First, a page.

NOTCHES: Your book is strongly interdisciplinary, using literary sources and methodologies as well as historical texts and approaches. How has this approach shaped this project, and do you think this is something that historians of sexuality could/ should do more of?
KH: I hope the book’s interdisciplinary approach might prompt both historians and literary critics to think again about the boundaries between our disciplines. On a small scale, I found close textual analysis really useful in thinking about the way that individual writers encourage their readers to interpret the very often ambiguous terms that constitute medieval and early modern sexual discourse. On a wider scale, the overarching story of the book is the story of how all the most significant developments in the construction of Edward II’s sexual reputation were the result of the impact of literary texts like Marlowe’s Edward II, and of literary decisions made by writers of all genres: when shaping their accounts of Edward’s reign, writers overwhelmingly prioritised narrative structure and readers’ emotional engagement over evaluating their sources’ factual accuracy. If we want to think fully about the way that narratives of sexual transgression were constructed, I’d argue that we need to take these literary motivations into account.
NOTCHES: How do you see your book being used in the classroom, and what would you assign it with?
KH: The book is a case study of how queer reputations were constructed in medieval and early modern England, and as such it might find a home on courses about the history of sexuality and gender, alongside other case studies such as those found in Tom Linkinen’s Same-Sex Sexuality in Later Medieval English Culture, Katherine Crawford’s article ‘Love, Sodomy, and Scandal: Controlling the Sexual Reputation of Henry III’, and Harry Cocks’s Visions of Sodom: Religion, Homoerotic Desire, and the End of the World in England, c. 1550–1850. It’s also potentially a good source for courses about the history of favouritism and/or the use of historical examples in early modern political culture, particularly the public reputations of Elizabeth I and James VI/I; and for introductory courses that encourage students to think critically about genre and the relationship between history and literature. And I hope anyone teaching Marlowe’s Edward II might find the book useful for thinking about the play’s impact and significance, Marlowe’s engagement with his sources, and what happens in the scene where Edward is murdered; in that respect it might make a good companion to the recent Arden Critical Reader on Edward II, edited by Kirk Melnikoff.
NOTCHES: Why does the sex life and/ or the posthumous sexual reputation of a medieval king matter today?
KH: I’ve long been convinced of the political value of diversifying our accounts of queer history – both to provide important points of connection for contemporary queer people, and to combat arguments which use the rhetoric of ‘tradition’ to undermine the struggle for queer rights by denying our historicity. I also think that what the book reveals about the role of literary ‘storytelling’ in the development of Edward’s sexual reputation matters not only academically (as I’ve said above) but also for how we understand the ‘truth’ of sensational accounts of contemporary events: it’s crucial to be aware of the way that even news articles we trust are always constructing their stories as literary accounts.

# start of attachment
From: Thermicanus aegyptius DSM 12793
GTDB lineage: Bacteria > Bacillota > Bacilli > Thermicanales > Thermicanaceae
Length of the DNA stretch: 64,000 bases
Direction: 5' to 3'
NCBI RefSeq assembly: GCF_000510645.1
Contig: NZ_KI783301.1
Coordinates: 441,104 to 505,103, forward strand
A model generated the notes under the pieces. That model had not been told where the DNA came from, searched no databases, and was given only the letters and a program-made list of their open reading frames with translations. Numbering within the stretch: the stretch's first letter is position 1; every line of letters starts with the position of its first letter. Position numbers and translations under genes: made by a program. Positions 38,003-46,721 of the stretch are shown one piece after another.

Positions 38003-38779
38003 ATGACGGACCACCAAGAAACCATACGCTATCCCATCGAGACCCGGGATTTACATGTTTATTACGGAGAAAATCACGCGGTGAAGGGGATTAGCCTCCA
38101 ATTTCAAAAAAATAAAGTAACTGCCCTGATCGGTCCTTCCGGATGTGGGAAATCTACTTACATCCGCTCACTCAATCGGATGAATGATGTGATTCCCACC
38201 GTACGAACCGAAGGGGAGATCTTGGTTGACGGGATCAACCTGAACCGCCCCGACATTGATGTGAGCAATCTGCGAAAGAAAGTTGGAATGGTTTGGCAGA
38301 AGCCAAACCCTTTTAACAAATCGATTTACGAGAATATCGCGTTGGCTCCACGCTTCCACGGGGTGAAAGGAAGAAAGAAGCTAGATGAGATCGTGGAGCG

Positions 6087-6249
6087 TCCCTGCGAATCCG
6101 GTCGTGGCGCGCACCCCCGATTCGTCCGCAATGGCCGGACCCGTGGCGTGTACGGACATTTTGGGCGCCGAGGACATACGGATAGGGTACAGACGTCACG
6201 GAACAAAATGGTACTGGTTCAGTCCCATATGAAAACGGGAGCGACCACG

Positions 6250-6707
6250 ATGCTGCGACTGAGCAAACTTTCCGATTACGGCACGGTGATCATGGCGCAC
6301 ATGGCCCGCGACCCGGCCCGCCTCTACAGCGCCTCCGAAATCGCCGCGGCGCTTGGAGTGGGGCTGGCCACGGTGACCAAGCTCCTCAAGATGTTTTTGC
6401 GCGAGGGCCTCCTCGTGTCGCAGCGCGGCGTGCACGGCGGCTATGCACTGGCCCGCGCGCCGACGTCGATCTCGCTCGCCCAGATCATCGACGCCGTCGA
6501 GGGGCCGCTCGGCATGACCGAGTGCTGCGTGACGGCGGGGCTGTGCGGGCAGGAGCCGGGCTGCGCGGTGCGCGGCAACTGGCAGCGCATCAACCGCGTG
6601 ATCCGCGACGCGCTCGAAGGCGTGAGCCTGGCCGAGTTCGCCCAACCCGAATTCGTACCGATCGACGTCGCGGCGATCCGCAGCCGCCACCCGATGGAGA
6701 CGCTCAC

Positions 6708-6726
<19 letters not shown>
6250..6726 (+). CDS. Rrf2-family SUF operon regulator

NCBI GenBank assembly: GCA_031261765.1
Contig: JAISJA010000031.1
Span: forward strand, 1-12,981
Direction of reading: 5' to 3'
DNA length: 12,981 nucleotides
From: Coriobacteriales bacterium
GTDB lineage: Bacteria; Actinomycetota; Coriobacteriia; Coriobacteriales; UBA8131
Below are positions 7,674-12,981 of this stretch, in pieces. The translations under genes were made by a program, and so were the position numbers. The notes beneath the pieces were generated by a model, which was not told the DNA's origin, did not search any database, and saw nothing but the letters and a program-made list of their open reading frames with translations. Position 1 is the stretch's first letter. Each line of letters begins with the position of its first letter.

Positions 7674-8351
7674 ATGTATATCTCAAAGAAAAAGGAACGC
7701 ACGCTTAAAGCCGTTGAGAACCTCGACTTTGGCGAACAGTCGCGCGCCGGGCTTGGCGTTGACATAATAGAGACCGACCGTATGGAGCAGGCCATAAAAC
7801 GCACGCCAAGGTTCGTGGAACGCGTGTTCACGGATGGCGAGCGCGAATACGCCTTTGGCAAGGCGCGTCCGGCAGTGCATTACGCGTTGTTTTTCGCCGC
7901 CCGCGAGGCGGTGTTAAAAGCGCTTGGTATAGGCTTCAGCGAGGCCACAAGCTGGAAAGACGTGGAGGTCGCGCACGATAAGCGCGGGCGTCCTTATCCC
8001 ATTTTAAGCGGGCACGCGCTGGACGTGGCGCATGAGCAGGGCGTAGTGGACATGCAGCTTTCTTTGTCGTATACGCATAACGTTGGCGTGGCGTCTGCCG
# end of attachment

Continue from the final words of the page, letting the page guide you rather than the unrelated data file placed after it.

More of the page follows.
NOTCHES: What are you working on now that your book is published?
KH: Reading accounts of Edward II’s sexual transgressions in early modern chronicles led me to think about the diverse contexts and genres in which early modern readers must have encountered sexual content. My new project, ‘Reading Sexual Content in Early Modern English Print’, investigates how this content was framed by writers, printers and publishers – and engaged with by readers – in books that aren’t framed as erotica, including chronicles alongside medical books, travel writing, political texts, poetry and romance. Alongside this, I’ve been continuing to work on the public representation of queer history: thinking about memorialisation through the #RainbowPlaques project, and writing on how we represent the ‘difficult’ trans histories of people who have multiple possible motivations for gender nonconformity.
NOTCHES is a peer-reviewed, collaborative and international history of sexuality blog that aims to get people inside and outside the academy thinking about histories of sex and sexualities in the past and in the present across regions, periods and themes. NOTCHES is strengthened by the diversity of our contributors, who come from a range of professional and personal backgrounds. We are sponsored by the Raphael Samuel History Centre.
This interview is posted in full with the permission from NOTCHES. The original blogpost can be found here: https://notchesblog.com/2020/10/20/the-reputation-of-edward-ii.
About the Author
Kit Heyam is a Lecturer in English at Northumbria University, a trans awareness trainer, and a queer history activist. Their work focuses on sexual and gendered transgression in late medieval and early modern literature and culture, and they have broader research interests in methodological approaches to difficult or ambiguous queer histories and in queer memorialisation. They coordinate the #RainbowPlaques project and are an organiser of Leeds Queer Film Festival. They tweet from @krheyam.